"Living in a Five-Star World" by Director of College Counseling Kate Ramsdell
Just last week I decided not to buy a pair of pajama pants for my husband because the average of all customers’ ratings was 2.5 stars out of a possible 5. Their major flaw was the fact that they “shrank up a great deal – almost 2 inches!” In spite of the fact that I really didn’t have the time, I was reading the ratings for a pair of pajama pants. Perhaps more notably, I let a group of random strangers – whose sartorial pre-dispositions, sizes, general attitudes, and overall capacity to judge pajama pants notwithstanding – dictated my behavior. I’m not ashamed; I saved myself twenty-five dollars and my husband the humiliation of too-short PJ pants.
Recently, I’ve used the ubiquitous 5-star rating to help me choose accommodations for a family trip to New Orleans and then to differentiate among hundreds of BBQ joints in Austin, Texas (yes, Franklin BBQ is as good as the wait is long, and you can’t beat the sausage at Kreuz Market in Lockhart – they ship anywhere in the U.S.). I have also sought ratings for medical practitioners when my mother was diagnosed with cancer and for my newborn sons as I began the mystical journey into the world of new parenthood. Ratings have sometimes proven useful to me, though admittedly more useful for avoiding a bad meal or short pajamas than choosing the pediatrician or oncologist with the right balance of knowledge, experience, empathy and humor to suit our family’s needs.
Certainly as the “National Reply Date” of May 1 approaches for Class I students who are choosing a college at which to matriculate, and as we in the college office begin the sometimes mystical journey into the college process with our juniors, the question of ratings abounds. We familiarize ourselves with college rankings annually so that we can help our students understand what they really measure, and so that we can urge our counselees – and their families – to develop their own understanding of quality and their own five-star system for finding the institutions where they might thrive.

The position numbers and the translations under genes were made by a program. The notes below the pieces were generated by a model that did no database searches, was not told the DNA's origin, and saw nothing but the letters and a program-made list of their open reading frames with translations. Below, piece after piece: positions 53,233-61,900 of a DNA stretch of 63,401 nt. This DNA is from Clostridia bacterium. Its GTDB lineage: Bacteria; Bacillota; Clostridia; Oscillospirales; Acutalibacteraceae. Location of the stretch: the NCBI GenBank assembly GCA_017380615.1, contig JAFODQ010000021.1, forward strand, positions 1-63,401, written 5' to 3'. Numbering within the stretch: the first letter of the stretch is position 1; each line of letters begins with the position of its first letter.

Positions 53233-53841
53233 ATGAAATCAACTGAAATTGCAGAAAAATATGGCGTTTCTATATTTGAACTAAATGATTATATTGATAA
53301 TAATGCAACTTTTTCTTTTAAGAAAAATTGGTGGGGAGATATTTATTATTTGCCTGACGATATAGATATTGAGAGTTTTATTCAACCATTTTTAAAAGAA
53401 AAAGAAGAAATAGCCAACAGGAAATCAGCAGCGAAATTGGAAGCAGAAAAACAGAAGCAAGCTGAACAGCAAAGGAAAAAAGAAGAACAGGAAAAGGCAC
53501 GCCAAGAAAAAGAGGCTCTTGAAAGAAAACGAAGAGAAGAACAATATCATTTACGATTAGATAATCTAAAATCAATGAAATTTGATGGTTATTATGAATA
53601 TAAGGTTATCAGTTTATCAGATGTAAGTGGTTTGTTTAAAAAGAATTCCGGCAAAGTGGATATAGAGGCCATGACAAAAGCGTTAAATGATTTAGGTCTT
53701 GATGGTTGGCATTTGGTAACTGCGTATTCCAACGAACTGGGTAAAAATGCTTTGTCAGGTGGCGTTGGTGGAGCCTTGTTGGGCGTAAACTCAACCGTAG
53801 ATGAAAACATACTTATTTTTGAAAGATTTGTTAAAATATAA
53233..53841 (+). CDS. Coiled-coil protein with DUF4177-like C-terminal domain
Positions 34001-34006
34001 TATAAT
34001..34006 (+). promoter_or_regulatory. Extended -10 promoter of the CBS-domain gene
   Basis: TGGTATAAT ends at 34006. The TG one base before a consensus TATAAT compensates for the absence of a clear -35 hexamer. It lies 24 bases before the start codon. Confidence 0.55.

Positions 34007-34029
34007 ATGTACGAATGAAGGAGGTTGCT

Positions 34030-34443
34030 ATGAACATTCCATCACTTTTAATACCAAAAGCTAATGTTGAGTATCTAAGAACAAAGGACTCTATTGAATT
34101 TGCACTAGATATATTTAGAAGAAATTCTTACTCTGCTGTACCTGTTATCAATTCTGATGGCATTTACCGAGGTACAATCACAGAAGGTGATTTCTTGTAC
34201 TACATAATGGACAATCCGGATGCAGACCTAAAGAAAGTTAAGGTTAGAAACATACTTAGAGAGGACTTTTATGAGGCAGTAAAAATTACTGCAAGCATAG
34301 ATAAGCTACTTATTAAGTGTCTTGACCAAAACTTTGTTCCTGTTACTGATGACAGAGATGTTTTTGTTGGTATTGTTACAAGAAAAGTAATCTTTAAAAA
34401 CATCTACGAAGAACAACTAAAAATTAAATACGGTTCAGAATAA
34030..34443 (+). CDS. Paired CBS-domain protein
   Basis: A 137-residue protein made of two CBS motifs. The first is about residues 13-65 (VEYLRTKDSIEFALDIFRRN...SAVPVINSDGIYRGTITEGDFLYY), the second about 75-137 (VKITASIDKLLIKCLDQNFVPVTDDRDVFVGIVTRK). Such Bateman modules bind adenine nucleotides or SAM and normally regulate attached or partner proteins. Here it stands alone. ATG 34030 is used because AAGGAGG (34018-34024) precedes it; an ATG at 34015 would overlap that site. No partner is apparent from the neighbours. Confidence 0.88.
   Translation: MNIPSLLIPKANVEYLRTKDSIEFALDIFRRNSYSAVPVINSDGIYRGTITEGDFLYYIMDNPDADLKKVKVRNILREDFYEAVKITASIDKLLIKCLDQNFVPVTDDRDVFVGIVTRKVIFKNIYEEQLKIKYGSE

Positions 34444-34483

When U.S. News and World Report ranks colleges, they take a number of indicators into account, but they weight what they describe as “peer assessment” quite heavily. They ask college presidents, provosts, and deans to offer ratings to their peer institutions regarding undergraduate academic reputation. Interestingly, they also survey secondary school guidance counselors at 2,200 public schools and an array of the largest independent schools in the country. What I found most intriguing is that: “Each academic and counselor surveyed was asked to rate schools' academic programs on a scale from 1 (marginal) to 5 (distinguished). Those who didn't know enough about a school to evaluate it fairly were asked to mark ‘don't know.’”(1) And while I realize that talented statisticians employed by U.S. News are working to control for error and outliers, and that my colleagues in this profession work to develop informed opinions, many thoughts, ideas and experiences go into these anonymous 1-5 ratings.
In a different way, “peer ratings” seem to matter a great deal to the kids we work with and sometimes to their families. The opinions and experiences of a neighbor’s child, a grandparent, a former teacher, or a friend can take on disproportionate weight. Add to that the swirl of media attention – even Frank Bruni has decided that college admission is his soap box – uncertainty about one’s financial future, the rising cost of education, and the various demands and stressors that could impact a family’s capacity and desire to send a child away from home to college, and an external rating system – 5-star, peer or otherwise – seems woefully inadequate.
Though I understand that crowd-sourcing opinions is a part of the world that we live in, what I am sure we can all agree to is that decisions are often hard; they are particularly challenging when they involve one’s future, wellness, or mortality. What we strive for in the college office is to help you measure your own values, expectations, performance and interests against the larger landscape. Sometimes we think it is valuable to include what Forbes, Princeton Review or U.S. News has to say on the matter of quality; sometimes, we do not.
We spend the better part of almost two years building relationships with our counselees and their families, often longer if we have had the chance to teach, advice, coach or dorm parent them. Though we have useful guideposts in the external measures and the data that we consult, it is the meaningful connection and the trusting and supportive relationships that we build with our counselees and their families that seem to serve us best as we all work through a process whose complexity almost always belies the rankings.
(1) How U.S. News Calculated the 2016 Best Colleges Rankings http://www.usnews.com/education/best-colleges/articles/how-us-news-calculated-the-rankings